Vineyard at sunset

Mar 29, 2021
Mitigating grapevine trunk diseases: Using a new approach of a fungicide applied via drip paired with cultural practices

{Sponsored} The challenge of the grapevine trunk disease (GTD) complex present a problem unlike any others faced by grape growers. Most diseases they see are visible to the naked eye before they get out of control, but the problem with GTD is that it takes years of damage to the vines before growers start to see any evidence of infection.

“Almost 80% of vineyards in California, Washington and Oregon have some type of a wood disease,” said Issa Qandah, a plant pathologist and technical service manager for the Northern valley and coastal California for FMC Corporation.

How is a grower supposed to prevent infection when many pathogens are involved and it’s nearly impossible to tell anything is wrong until it’s too late?

Foliar fungicide won’t cut it

The problem is that a foliar fungicide is not effective for management or prevention of GTD. The reason is that GTD uses the xylem — the highways throughout the vines — to travel and infect the whole vine. Foliar fungicides are unable to penetrate the woody vines and, as a result, are not effective at treating GTD.

“If you are using a foliar fungicide to manage the pathogens, it becomes harder and harder (to treat GTD) because none of the foliar fungicides can go systemically through the xylem or the phylum to manage or reduce severity,” Qandah said.

With a 2(ee) recommendation*, Rhyme® fungicide works alongside the cultural practice growers currently use to reduce the chance of GTD development in grapevines. The cultural practices are important, though, and paired with the preventative action of Rhyme fungicide, they can add years of life to a vineyard, even if it’s already doomed by a GTD infestation. The fungicide has been tested for the past two years by Dr. Akif Eskalen’s lab at University of California-Davis, where Eskalen serves as a plant pathologist and UC Cooperative Extension Specialist in trees, vines and small fruit pathology.

Healthy grapevinesMode of action

Rhyme fungicide is a xylem-mobile fungicide that can move from the roots to the entire vine. The fungicide should be applied via a drip in areas where irrigation is predominantly used for optimal mobility within the vine. Up to 80% of the fungicide can travel throughout the entire structure (vine, cordons, branches, leaves and sometimes the fruiting structure) within the first 72 hours after application. It then suppresses the pathogens, preventing them from growing into healthy tissues.

The trickiest part of GTD is that it isn’t just one pathogen. “More than 130 different fungal diseases are involved — some less aggressive; some very aggressive,” Eskalen said. Eskalen explains that the pathogens that cause GTD basically colonize on the vine’s roots and then travel throughout the grapevine, destroying it over a period of years.

Of course, all of this applies specifically to live xylem tissue. These applications must be preventative in nature. Once the xylem is dead, the section of the vine that is no longer healthy must be removed and discard. As always, it is important to lean on university Extension pathology labs for accurate diagnosis. “Knowing what I have in my vineyard means 70% of the problem is solved. Then I know how to manage it and who to talk to,” Qandah said.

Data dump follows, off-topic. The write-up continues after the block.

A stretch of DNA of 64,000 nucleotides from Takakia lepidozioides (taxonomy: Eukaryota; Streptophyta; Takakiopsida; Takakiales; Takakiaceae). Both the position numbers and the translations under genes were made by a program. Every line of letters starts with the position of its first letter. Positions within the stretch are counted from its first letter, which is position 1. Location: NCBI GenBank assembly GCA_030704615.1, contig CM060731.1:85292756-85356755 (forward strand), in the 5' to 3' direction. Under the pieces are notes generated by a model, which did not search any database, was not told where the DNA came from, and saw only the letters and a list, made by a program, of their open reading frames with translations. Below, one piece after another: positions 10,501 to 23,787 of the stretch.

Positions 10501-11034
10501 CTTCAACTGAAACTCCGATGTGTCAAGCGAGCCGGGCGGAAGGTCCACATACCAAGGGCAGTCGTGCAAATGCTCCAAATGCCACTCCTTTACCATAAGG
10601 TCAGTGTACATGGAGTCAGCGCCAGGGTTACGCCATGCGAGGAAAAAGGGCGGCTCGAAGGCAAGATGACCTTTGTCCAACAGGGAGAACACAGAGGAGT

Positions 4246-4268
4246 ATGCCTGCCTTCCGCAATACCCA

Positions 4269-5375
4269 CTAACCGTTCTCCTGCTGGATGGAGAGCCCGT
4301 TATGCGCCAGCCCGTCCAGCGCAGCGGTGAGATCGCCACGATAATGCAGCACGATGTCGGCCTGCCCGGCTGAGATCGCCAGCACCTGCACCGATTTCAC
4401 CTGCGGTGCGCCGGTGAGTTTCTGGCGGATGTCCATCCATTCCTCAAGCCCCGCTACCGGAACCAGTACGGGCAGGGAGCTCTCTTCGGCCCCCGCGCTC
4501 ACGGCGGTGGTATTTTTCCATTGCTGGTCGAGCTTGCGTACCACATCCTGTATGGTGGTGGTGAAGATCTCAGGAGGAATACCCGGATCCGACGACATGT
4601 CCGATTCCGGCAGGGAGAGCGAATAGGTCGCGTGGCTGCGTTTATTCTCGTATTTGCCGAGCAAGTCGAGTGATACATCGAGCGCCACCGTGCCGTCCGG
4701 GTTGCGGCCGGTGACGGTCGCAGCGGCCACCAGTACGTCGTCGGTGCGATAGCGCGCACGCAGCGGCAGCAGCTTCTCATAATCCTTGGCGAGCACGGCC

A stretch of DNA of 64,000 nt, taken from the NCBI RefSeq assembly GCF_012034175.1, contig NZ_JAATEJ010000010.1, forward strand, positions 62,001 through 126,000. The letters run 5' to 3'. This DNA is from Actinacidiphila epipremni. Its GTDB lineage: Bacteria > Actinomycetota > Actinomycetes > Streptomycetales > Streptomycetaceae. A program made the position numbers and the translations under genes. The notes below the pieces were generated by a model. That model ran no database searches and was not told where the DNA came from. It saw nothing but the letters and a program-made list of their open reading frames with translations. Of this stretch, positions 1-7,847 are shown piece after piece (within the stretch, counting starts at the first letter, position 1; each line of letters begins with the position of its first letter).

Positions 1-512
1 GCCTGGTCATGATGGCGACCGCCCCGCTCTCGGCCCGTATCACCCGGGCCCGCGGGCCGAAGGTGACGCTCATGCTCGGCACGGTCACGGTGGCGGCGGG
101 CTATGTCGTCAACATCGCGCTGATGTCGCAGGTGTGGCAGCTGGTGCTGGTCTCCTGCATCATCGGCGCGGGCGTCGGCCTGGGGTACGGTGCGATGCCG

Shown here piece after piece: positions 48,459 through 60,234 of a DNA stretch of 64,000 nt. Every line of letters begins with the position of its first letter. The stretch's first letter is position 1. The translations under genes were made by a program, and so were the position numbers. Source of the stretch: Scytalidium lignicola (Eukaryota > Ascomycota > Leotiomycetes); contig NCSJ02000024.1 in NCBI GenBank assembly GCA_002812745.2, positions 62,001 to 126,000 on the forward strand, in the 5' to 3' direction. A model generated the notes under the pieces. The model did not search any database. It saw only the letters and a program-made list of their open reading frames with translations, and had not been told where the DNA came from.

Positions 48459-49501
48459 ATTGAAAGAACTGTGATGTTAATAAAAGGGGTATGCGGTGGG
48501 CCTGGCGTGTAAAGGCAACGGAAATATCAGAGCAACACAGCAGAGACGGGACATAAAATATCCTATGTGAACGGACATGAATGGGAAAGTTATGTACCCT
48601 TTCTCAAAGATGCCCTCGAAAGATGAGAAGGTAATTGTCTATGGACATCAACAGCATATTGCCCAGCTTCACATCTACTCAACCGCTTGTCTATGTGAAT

During precipitation, GTD can often release airborne fungal spores, quickly spreading the aggressive pathogens throughout the whole vineyard and possible nearby woody structures such as almond or walnut trees.

Cultural practices help Rhyme fungicide work best

As a result, cultural practices are also an important part in preventing spread of GTD along with the mitigating properties of Rhyme fungicide. Here’s what Eskalen recommends:

  1. Time your pruning correctly. Avoid pruning just before or just after rain, as that is when spore levels are highest.
  2. Delay pruning when possible to later in the season. When the vine is more active in warmer weather, the callosing that protects pruning cuts from being points of entry for the pathogens occurs faster, protecting the vine sooner.
  3. Get non-diseased plant materials when propagating new vines.
  4. Use machine pruning with sharp blades. The more jagged a cut is, the more surface area for fungal spores to attach to.
  5. Continue using products that prevent infestation for a short amount of time on freshly cut surfaces of the vine.
  6. Apply Rhyme fungicide via drip only for best preventative results.

Ultimately, Eskalen’s study showed that Rhyme fungicide performed very well in comparison to the control. And the study proved that the best application for Rhyme fungicide was the drip-only option. “Rhyme has good control and suppression of the pathogens causing grapevine trunk disease,” Qandah said, of Eskalen’s results.
Grapevines being fed via drip irrigation

Applying Rhyme Fungicide

For the best preventative action, Qandah recommends growers apply Rhyme fungicide via drip three times throughout the year. One application should happen in the middle of the season, which helps keep pressure on the pathogens, plus during the spring wood flush and fall growth to anchor it.

To learn more about Rhyme fungicide, visit


*This Rhyme fungicide recommendation is made as permitted under FIFRA Section 2(ee) for the management of wood disease complex on grapes in California. This recommendation has not been submitted to or approved by the EPA. The 2(ee) expiration date is 12/05/2024

Always read and follow all label directions, precautions and restrictions for use. Some products may not be registered for sale or use in all states. FMC, the FMC logo and Rhyme are trademarks of FMC Corporation or an affiliate.

©2021 FMC Corporation. All rights reserved.

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